CWI Chair appointed the first Irish President of a UN Treaty Body

Today in Geneva, Community Work Ireland Chairperson, Anastasia Crickley became the first Irish President of a United Nations Treaty Body.

Speaking after her election, Anastasia, who has served as a member and Vice-president of the UN Committee for the Elimination of Racial Discrimination she will now lead, said

‘It’s an honour and privilege to be elected as president at this crucial and challenging time for all who care globally about human rights, including the right to be free from racial discrimination in all its forms. While there has been a worldwide improvement  over the 50 years since the Convention was adopted by the UN General Assembly, certain manifestations of racism that were if fact always with us, have become more visible. We face a major global challenge to develop a rights-based approach to the needs of migrants and refugees in all the world’s regions ,not least Europe  in a way that is free from racial discrimination. As a woman, I’m very conscious of the ways that women experience racism and the need to address that combination of racism and gender oppression which affects too many women globally. As an Irish person I’m conscious of the work done to combat racism in Ireland but also the major challenges outstanding to realise full human rights and equality including for Travellers and Roma’.

Anastasia Crickley has challenged and addressed racism throughout her life, in direct work with discriminated groups including Travellers and Roma, in academic arenas, and in global and local policy and human rights fora.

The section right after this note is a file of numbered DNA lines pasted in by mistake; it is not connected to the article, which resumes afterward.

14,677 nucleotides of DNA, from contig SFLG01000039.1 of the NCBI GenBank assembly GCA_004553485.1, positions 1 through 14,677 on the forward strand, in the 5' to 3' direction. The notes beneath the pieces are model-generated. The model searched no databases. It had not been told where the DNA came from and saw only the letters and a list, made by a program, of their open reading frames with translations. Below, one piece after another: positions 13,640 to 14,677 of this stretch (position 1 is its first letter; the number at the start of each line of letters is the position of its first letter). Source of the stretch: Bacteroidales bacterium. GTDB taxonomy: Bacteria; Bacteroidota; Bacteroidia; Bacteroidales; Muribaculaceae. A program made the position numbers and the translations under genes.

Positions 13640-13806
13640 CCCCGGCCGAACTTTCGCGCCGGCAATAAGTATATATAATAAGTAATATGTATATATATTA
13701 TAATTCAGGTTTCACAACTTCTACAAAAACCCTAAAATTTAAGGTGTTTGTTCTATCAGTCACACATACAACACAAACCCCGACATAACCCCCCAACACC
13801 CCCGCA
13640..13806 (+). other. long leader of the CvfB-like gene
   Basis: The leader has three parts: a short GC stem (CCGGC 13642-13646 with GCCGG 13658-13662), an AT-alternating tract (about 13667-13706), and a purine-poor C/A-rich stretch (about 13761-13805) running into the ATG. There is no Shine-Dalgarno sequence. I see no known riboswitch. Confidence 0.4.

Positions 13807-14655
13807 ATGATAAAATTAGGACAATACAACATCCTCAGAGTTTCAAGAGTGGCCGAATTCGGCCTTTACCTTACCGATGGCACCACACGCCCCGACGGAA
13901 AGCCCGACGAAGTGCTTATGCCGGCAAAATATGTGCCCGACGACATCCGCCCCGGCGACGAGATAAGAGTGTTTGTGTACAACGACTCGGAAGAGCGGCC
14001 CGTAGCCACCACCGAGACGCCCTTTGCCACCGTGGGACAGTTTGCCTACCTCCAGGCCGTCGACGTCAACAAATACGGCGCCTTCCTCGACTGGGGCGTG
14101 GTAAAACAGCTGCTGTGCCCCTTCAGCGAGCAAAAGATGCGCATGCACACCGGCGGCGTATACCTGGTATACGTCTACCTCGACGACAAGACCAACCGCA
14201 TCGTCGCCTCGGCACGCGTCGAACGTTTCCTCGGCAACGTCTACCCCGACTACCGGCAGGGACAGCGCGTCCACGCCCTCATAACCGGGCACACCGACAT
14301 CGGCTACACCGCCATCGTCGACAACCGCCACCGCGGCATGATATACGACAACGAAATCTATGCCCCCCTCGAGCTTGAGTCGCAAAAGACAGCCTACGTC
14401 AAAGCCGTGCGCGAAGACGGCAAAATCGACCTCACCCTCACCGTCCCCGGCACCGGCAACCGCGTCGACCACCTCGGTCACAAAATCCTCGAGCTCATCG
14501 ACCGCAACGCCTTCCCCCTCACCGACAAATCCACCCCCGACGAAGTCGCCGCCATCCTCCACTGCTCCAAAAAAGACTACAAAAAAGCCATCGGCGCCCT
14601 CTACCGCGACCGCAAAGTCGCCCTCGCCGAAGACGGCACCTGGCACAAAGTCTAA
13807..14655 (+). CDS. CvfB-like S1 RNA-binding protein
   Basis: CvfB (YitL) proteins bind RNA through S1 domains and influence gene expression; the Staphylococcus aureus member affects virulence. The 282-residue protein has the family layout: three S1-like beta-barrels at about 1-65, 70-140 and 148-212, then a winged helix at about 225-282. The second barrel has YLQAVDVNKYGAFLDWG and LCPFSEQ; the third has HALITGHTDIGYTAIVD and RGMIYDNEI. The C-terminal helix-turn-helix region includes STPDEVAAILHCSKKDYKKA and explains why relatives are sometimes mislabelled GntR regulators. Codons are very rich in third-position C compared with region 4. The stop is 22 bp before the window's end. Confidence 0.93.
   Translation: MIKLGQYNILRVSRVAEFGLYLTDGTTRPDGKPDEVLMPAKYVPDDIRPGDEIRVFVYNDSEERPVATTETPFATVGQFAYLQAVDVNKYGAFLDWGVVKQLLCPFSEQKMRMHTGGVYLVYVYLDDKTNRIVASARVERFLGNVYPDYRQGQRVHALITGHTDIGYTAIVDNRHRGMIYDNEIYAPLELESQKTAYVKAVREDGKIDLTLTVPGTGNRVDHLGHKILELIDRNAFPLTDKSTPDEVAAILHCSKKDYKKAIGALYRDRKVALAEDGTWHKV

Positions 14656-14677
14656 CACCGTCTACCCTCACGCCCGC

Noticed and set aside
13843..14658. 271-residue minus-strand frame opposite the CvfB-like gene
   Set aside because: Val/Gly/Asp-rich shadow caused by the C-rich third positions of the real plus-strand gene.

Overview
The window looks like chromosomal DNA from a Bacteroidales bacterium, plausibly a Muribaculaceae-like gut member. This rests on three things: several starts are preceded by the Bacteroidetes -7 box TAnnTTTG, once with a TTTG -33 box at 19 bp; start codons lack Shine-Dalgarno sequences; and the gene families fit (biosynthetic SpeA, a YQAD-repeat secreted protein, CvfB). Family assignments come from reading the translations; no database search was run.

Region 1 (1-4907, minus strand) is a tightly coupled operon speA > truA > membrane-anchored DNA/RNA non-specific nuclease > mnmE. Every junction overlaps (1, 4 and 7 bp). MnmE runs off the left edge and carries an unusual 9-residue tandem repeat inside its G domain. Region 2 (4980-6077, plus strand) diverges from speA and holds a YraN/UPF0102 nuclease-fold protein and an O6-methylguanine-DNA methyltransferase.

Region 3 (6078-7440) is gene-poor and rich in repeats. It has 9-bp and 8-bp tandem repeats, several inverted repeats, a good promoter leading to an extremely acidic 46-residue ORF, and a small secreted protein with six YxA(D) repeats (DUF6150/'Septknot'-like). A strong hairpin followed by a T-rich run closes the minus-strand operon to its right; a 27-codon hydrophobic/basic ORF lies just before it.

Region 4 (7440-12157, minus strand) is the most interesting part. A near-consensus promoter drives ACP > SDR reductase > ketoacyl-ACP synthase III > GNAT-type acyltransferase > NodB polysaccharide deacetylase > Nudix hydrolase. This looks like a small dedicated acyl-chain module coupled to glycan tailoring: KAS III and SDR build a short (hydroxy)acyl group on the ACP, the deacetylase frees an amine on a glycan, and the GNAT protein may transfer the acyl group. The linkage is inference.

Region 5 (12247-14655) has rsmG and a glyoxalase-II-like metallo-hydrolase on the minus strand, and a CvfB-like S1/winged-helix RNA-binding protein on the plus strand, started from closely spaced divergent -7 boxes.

She was Chairperson of the European Union Monitoring Centre on Racism (EUMC) and of the EU Fundamental Rights Agency, and served as Personal Representative of the chair in office of the Organisation for Security and Cooperation in Europe (OSCE). She has a long standing association with the Council of Europe including as a member of the Framework Convention on the protection of National Minorities and is currently vice-president of the International Association of Community Development.

In Ireland Anastasia was chairperson of the National Consultative Committee on Racism and Interculturalism which led the development and embedding of Ireland’s National Action Plan on Racism. She was a founder member of the Migrants Rights Centre Ireland and of the National Traveller Women’s Forum, and is chairperson of Pavee Point National Traveller and Roma Centre and of Community Work Ireland.

A long term advocate for equality in education at all levels, the Department of Applied Social Studies at Maynooth University which Anastasia led until October 2015 has played a national leadership role in access and participation opportunities for marginalised and minority groups including Travellers.